Shepherd saw things differently. He reversed Sachs’ preliminary injunction, suggesting that the district court judge relied upon “slight implication and vague conjecture” to justify freezing Missouri’s laws. Shepherd distinguished Missouri’s “physical plant regulations” from Texas’ by noting that Missouri clinics can hypothetically obtain waivers from specific design elements. The court, he wrote, could not strike down the law until it had more evidence of how generously the state grants these waivers. It is difficult to square this holding with the Supreme Court’s finding in Whole Woman’s Health that elaborate architectural requirements do not further women’s health.
But Shepherd’s next conclusion was even more egregious. It would be impossible to uphold Missouri’s surgical privileges mandate under a fair reading of Whole Woman’s Health, which emphatically rejected the notion that such rules benefit women. So Shepherd willfully misread the ruling. The Supreme Court, he wrote, “did not find, as a matter of law, that abortion was inherently safe or that provisions similar to the laws it considered would never be constitutional.” Yes, the court found that abortion was extremely safe in Texas—but “no such determination about abortion in Missouri was made here.”
This passage constitutes open defiance of the Supreme Court dressed up in the thin pretext of legalese. No one seriously asserts that abortion is currently more dangerous in Missouri than it is in Texas. And the Supreme Court did not purport to limit its analysis to Texas in Whole Woman’s Health; to the contrary, it noted that similar admitting privileges laws in Wisconsin and Alabama had been struck down as unnecessary for women’s health. That analysis plainly compels the invalidation of Missouri’s surgical privileges law—which, again, is even more draconian than Texas’ analogue. Yet Shepherd refused to block it, dishonestly speculating that Missouri could be “responding to … a unique problem” with abortion in the state. No such problem exists. This claim is mere pretext to ignore Whole Woman’s Health.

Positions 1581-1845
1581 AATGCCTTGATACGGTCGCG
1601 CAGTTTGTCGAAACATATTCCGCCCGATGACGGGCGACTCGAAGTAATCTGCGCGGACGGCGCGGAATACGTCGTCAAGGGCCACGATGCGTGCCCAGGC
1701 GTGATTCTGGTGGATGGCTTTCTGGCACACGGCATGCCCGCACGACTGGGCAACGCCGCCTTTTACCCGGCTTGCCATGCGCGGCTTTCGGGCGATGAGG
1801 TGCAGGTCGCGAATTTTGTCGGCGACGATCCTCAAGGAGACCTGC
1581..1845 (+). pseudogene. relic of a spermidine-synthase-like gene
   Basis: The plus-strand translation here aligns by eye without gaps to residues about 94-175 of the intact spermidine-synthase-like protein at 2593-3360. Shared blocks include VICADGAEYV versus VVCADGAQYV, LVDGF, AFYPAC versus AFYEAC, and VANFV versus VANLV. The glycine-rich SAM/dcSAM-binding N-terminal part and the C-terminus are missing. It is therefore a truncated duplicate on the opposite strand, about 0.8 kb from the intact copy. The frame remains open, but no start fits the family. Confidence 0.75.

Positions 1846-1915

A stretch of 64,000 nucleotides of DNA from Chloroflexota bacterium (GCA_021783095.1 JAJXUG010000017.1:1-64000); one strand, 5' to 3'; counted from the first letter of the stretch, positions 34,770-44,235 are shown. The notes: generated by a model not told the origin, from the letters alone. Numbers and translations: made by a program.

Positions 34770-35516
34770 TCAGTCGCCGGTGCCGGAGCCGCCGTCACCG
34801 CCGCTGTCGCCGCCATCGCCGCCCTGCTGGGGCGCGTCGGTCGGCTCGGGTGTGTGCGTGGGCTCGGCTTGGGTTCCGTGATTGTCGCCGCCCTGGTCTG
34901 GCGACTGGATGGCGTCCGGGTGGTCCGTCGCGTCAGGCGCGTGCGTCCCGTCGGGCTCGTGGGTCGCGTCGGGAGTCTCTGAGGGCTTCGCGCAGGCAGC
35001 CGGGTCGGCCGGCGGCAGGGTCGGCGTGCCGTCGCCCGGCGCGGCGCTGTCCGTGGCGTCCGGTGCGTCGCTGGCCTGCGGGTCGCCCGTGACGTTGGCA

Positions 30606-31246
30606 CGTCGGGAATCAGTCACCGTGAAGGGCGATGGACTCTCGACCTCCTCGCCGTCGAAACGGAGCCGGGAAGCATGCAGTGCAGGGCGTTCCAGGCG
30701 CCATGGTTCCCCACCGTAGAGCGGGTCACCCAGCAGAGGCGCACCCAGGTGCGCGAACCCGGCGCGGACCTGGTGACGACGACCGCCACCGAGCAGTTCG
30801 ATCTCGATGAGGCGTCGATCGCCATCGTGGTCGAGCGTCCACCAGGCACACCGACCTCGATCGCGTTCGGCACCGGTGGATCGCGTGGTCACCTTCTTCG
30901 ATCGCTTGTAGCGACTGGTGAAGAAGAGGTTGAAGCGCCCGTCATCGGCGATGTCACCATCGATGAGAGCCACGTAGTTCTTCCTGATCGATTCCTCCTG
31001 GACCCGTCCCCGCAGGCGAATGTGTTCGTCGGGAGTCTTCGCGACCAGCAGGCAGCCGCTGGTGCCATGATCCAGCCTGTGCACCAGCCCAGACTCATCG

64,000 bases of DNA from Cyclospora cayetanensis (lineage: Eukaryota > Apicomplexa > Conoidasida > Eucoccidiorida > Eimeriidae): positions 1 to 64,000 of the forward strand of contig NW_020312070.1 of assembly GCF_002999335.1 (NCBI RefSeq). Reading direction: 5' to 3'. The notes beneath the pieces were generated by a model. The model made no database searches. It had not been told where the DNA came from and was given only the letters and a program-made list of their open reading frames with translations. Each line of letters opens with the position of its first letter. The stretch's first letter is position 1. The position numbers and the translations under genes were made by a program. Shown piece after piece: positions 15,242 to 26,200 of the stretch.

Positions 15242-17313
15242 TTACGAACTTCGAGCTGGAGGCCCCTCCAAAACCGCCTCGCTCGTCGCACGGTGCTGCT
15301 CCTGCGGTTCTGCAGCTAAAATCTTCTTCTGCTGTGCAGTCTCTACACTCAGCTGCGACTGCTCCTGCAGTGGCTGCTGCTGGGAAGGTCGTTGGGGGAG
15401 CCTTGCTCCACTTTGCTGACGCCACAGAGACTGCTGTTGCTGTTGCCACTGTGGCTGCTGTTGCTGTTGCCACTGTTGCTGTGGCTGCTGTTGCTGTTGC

There’s no mystery why Shepherd chose this moment to flout the Supreme Court’s abortion jurisprudence. So long as Justice Anthony Kennedy sat on the court, laws like Missouri’s were likely to get struck down at SCOTUS. But as soon as Kennedy retired, Roe’s demise was all but guaranteed. His probable successor, Brett Kavanaugh, has a strong anti-abortion record, and emitted anti-choice dog whistles throughout his confirmation hearings. Once he joins the bench, the court will begin upholding anti-abortion laws—starting, perhaps, with Missouri’s—by defining an “undue burden” downward. And after it has eroded that standard to the point of meaningless, it will overturn Roe altogether.
That’s why judges like Shepherd have been emboldened this summer. He isn’t the first to cheer on Roe’s downfall. In July, 5th U.S. Circuit Court of Appeals Judge James Ho, a Trump appointee, bemoaned the “moral tragedy of abortion” and implied that Roe is illegitimate. In August, 11th U.S. Circuit Court of Appeals Judge Joel Fredrick Dubina, a George H.W. Bush appointee, declared that the right to abortion “has no basis in the Constitution.”
These judges see what’s on the horizon. They have been waiting for this moment for their entire careers, and they will do everything they can to hasten its arrival. It is quite obvious to everyone not named Susan Collins that Kavanaugh’s confirmation will spell the end of Roe. Anyone who doubts that fact should look to the lower courts, where abortion foes are eagerly laying the groundwork for our imminent post-Roe reality.